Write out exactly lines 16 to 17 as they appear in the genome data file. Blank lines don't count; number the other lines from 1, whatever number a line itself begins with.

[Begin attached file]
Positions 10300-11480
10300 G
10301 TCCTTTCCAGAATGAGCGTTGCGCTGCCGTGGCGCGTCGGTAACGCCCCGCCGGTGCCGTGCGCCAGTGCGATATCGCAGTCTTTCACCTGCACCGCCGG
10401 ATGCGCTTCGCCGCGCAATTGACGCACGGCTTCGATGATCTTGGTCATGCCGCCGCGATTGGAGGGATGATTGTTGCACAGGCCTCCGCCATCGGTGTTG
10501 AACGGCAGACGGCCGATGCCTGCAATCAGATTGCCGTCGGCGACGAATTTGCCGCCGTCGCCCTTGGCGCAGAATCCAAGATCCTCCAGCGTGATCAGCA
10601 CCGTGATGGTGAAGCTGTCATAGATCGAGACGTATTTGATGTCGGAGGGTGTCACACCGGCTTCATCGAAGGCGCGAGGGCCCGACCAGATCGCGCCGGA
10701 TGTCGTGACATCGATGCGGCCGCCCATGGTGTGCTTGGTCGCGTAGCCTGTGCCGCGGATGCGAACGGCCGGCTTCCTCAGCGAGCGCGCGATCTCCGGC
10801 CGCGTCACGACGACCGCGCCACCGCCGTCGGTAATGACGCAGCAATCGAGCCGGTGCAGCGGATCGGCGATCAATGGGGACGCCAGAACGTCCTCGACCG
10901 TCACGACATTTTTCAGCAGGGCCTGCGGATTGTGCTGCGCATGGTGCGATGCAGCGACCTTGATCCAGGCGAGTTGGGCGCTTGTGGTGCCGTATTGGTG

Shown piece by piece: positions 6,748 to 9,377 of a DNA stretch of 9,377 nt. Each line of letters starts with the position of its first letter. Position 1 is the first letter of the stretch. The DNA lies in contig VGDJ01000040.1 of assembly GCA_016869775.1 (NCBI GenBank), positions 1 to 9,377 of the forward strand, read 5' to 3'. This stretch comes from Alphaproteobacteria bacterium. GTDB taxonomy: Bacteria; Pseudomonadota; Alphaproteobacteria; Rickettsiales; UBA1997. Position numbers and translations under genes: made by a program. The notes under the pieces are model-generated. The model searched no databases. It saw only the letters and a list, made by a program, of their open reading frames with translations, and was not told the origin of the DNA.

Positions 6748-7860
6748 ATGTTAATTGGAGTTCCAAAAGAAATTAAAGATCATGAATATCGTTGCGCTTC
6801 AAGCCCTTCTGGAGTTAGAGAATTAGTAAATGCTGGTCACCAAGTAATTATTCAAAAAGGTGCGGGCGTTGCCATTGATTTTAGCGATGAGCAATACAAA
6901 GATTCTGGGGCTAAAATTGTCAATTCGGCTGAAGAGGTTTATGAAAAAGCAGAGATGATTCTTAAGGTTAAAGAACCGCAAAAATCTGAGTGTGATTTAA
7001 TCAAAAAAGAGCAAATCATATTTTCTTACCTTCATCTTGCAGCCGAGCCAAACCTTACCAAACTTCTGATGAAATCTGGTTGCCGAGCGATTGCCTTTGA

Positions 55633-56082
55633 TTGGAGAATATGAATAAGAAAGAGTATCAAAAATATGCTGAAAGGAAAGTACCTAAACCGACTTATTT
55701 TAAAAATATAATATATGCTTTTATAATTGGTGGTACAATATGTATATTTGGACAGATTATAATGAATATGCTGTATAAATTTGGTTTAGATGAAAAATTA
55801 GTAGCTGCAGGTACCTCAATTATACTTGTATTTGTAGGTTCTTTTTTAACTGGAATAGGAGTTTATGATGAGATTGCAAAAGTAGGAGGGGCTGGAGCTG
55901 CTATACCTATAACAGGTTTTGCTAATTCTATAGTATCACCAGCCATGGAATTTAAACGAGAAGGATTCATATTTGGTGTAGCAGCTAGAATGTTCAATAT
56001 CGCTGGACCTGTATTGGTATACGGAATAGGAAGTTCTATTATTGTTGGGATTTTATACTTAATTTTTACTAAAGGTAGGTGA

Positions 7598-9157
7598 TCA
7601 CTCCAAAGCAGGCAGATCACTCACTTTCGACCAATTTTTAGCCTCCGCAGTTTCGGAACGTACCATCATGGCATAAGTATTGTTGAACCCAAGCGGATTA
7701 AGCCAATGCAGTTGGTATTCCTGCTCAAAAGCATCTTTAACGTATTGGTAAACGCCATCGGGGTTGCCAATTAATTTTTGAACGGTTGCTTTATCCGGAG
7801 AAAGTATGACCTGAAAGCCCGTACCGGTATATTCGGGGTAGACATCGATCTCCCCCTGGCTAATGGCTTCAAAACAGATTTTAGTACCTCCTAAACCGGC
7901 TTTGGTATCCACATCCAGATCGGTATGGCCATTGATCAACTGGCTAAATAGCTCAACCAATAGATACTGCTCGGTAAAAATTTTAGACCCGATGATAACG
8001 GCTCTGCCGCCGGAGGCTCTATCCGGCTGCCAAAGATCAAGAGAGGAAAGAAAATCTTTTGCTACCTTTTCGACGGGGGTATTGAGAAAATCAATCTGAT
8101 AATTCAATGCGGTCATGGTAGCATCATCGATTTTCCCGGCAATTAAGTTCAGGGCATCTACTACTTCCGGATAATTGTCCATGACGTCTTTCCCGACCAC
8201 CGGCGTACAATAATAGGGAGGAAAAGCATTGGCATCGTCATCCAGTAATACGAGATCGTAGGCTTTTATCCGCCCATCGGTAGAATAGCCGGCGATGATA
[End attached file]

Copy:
Positions 55633-56082
55633 TTGGAGAATATGAATAAGAAAGAGTATCAAAAATATGCTGAAAGGAAAGTACCTAAACCGACTTATTT